Should you find your lips a little chapped from being out in the open or your skin in need of a pick-me-up, head straight for the Thursday Plantation Visitors Centre & Café on Gallans Road near the airport. Drop the kids off to navigate the Tea Tree Maze, while you shop for the latest Thursday Plantation products in the gift shop.
Armed with premium skin products and essential oils, you should now be ready to hit the beach. Patrolled during school holidays, Lighthouse Beach, which extends from North Wall to Ballina Head is very popular with families, fishermen, surfers, and windsurfers. Also well frequented is Shelly Beach, nestled between Ballina and Black heads. That said, none of Ballina’s beaches are half as busy as those in Byron Bay!
For a stretch of sand virtually all to yourself, visit secluded Angels Beach beyond Black Head. Its craggy northern limits at Flat Rock offer brilliant fishing whilst the pristine bushland that flanks the ocean harbours echidnas, wallabies, and other interesting native wildlife.
From June to November, humpback whales may be seen as they migrate up the coast to warmer waters. Ballina’s coastline is dotted with viewing platforms, such as the ones found at Ballina North Wall, Lighthouse Hill carpark and Angels Beach, designed for viewing these incredible mammals from land as they journey north.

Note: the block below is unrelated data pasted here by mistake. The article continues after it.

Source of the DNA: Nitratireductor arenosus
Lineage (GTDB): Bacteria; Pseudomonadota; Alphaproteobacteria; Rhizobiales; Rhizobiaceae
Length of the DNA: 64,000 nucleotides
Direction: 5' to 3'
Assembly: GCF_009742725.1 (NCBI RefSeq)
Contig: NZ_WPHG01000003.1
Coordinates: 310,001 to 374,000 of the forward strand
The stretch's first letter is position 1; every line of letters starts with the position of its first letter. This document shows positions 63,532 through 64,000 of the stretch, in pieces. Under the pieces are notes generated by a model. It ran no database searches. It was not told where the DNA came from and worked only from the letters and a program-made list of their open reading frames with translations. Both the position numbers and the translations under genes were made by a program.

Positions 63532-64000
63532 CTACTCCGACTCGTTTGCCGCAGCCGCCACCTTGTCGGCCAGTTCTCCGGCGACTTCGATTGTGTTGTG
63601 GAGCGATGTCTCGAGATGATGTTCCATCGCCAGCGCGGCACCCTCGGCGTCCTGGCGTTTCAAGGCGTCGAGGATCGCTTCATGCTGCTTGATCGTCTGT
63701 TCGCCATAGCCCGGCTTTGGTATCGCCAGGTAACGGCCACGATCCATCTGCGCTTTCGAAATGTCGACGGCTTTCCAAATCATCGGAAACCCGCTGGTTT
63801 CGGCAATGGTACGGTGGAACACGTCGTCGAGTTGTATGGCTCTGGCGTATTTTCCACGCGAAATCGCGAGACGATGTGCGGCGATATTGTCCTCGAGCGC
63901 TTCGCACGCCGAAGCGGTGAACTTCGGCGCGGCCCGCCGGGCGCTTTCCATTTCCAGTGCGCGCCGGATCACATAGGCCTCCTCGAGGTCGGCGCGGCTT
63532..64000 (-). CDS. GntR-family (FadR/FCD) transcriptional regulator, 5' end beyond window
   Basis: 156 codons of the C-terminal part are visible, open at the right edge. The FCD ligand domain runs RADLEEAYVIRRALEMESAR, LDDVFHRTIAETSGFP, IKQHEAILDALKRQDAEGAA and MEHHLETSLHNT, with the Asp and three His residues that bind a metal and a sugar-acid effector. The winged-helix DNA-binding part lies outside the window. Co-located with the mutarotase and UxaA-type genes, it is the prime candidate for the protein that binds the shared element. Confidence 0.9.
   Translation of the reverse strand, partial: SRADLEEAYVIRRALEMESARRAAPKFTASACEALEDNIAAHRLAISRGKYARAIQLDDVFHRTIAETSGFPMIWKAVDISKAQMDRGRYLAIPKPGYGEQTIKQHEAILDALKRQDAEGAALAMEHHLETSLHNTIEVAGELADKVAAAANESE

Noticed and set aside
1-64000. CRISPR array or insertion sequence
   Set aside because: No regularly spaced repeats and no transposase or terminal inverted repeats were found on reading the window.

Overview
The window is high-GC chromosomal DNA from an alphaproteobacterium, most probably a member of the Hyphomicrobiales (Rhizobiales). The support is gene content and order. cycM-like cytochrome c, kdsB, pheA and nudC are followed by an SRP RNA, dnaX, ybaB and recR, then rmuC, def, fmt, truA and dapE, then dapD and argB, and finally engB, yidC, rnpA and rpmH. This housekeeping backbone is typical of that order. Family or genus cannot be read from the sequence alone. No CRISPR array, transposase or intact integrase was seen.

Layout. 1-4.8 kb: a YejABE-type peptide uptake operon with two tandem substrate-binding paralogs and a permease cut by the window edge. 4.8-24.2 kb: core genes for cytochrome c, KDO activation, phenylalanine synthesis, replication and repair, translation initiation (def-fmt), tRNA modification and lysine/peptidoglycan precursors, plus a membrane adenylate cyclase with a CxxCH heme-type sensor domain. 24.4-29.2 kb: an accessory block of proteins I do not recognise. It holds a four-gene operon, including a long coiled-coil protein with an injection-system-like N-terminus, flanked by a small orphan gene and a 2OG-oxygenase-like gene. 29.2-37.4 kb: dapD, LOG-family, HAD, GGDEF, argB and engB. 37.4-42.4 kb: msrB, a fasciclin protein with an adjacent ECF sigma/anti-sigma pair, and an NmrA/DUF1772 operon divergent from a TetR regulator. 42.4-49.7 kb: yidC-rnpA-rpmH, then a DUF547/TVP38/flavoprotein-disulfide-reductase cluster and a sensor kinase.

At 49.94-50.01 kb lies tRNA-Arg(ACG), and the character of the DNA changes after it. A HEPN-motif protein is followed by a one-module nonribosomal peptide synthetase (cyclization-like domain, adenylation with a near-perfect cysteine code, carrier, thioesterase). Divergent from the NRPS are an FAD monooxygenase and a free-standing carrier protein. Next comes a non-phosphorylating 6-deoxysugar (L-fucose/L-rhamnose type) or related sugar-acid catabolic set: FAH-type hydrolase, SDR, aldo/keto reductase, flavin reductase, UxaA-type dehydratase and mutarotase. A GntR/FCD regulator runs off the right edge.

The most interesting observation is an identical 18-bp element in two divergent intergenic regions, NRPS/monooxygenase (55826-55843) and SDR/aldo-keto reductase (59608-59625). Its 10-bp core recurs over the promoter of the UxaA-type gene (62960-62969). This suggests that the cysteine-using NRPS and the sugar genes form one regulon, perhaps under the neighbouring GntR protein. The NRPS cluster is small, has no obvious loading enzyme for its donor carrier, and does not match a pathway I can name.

Fifteen minutes outside Ballina in Knockrow, The Macadamia Castle is a fantastic destination for families. This working macadamia farm offers an array of attractions for children ranging from toy train rides and mini golf to a petting zoo. To keep adults happy, there’s a delicious range of specialty food and gourmet treats, many themed around the quintessentially Aussie macadamia nut.
Teven Valley Golf Course is another choice ion if you’re travelling with children. Set in rolling hills, this 9-hole golf course is well-maintained and challenging to play. It also offers FootGolf, a fun combination of soccer and golf that requires little more than sports shoes and a soccer ball. The object of FootGolf is to kick the ball across the course into 52cm holes located by the greens or in the rough.
To delve into Ballina’s Aboriginal history, take a Bundjalung Coast tour. Experience Nyangbul Bunjalung culture, uncover mythological sites, hear Dreaming stories, and sample bush tucker. On a full day trip, you’ll travel upriver as well as along the coast to inspect scarred trees, see ancient middens, and admire Minyon Falls.